To fill Steve Smith's role, Mike Wallace set 'to curse a couple more people out'

As the grizzled vet in the Ravens' wide receiver room, Mike Wallace is ready to be more of a leader. Patrick Smith/Getty Images

OWINGS MILLS, Md. -- The Baltimore Ravens lost more than one of their top wide receivers this offseason when Steve Smith Sr. retired. The Ravens are now without a veteran leader who brought a hardened edge to the offense as well as to the locker room.

Even though Mike Wallace has to take over both roles by default -- he's the only wide receiver on the roster older than 27 and with more than three years of NFL experience -- it appears that he's fully committed to filling Smith's void.

"I just have to curse a couple more people out, choke a couple more people out," Wallace said, drawing laughter from reporters. "I was telling [wide receivers coach] Bobby [Engram] last meeting that I've got to come back in with a different attitude and I've got to start pushing people around a little bit more because Steve isn't going to be here and somebody has to do it. So, I'm going to take over that role. Breshad [Perriman], if he gets out of line, I'm going to smack him up a little bit."

While Wallace was having fun about choking out teammates -- well, the Ravens hope -- there's no joking about him assuming the leadership role among the wide receivers.

At 30, he's at least three years older than every other receiver on the roster. Wallace has caught 486 passes over his career, and the other seven receivers (Breshad Perriman, Michael Campanaro, Chris Moore, Chris Matthews, Keenan Reynolds, Kenny Bell and Vince Mayle) have combined for 65 catches.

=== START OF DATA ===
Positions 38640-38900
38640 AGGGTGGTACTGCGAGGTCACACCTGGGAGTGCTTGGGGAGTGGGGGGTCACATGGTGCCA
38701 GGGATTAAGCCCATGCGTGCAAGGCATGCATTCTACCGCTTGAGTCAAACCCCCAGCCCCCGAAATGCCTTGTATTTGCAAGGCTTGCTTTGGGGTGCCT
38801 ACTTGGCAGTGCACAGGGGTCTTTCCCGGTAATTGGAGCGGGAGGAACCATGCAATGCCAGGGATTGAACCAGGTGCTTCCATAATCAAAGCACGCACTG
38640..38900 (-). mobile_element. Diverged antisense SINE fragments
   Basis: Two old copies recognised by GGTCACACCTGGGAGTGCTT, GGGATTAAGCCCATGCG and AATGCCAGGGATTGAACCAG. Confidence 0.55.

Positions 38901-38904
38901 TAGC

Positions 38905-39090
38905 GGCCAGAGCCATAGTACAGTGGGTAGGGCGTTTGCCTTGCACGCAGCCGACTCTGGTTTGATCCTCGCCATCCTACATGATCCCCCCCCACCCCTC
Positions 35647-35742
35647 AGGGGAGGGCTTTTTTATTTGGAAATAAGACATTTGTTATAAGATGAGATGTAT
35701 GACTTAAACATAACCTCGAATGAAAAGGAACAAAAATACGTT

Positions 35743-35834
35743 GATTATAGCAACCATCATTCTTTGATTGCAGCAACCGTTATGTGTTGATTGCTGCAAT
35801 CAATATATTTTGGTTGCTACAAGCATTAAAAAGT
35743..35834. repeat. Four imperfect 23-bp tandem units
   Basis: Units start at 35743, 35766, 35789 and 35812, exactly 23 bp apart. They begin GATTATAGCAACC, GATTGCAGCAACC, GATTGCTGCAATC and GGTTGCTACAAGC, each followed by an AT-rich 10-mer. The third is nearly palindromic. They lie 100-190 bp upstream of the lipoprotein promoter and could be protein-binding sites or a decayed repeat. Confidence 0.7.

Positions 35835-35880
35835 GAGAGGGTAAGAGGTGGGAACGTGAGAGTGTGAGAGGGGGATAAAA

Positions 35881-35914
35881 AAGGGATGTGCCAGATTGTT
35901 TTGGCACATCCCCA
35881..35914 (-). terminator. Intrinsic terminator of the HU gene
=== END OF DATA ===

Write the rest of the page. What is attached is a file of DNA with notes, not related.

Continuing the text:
Even last year, when he was in his first season with the Ravens, Wallace showed he's comfortable in helping younger receivers. After practice, he repeatedly lured them over to the Jugs machine to work on their hands by catching over 100 balls and build camaraderie.

Now, Wallace can expand his influence because of his familiarity with the team.

"I know the offense and I know what's going on," Wallace said. "Last year was just scrambling around and trying to learn a whole new playbook and things like that. But this year, it's much easier for me. I'm comfortable, I know all my teammates, I know all my coaches. So, it's just like coming into home. It's great, and just to have continuity, coming back to the same spot, and everybody knows me and what to expect from me, I just want to be a leader for this team."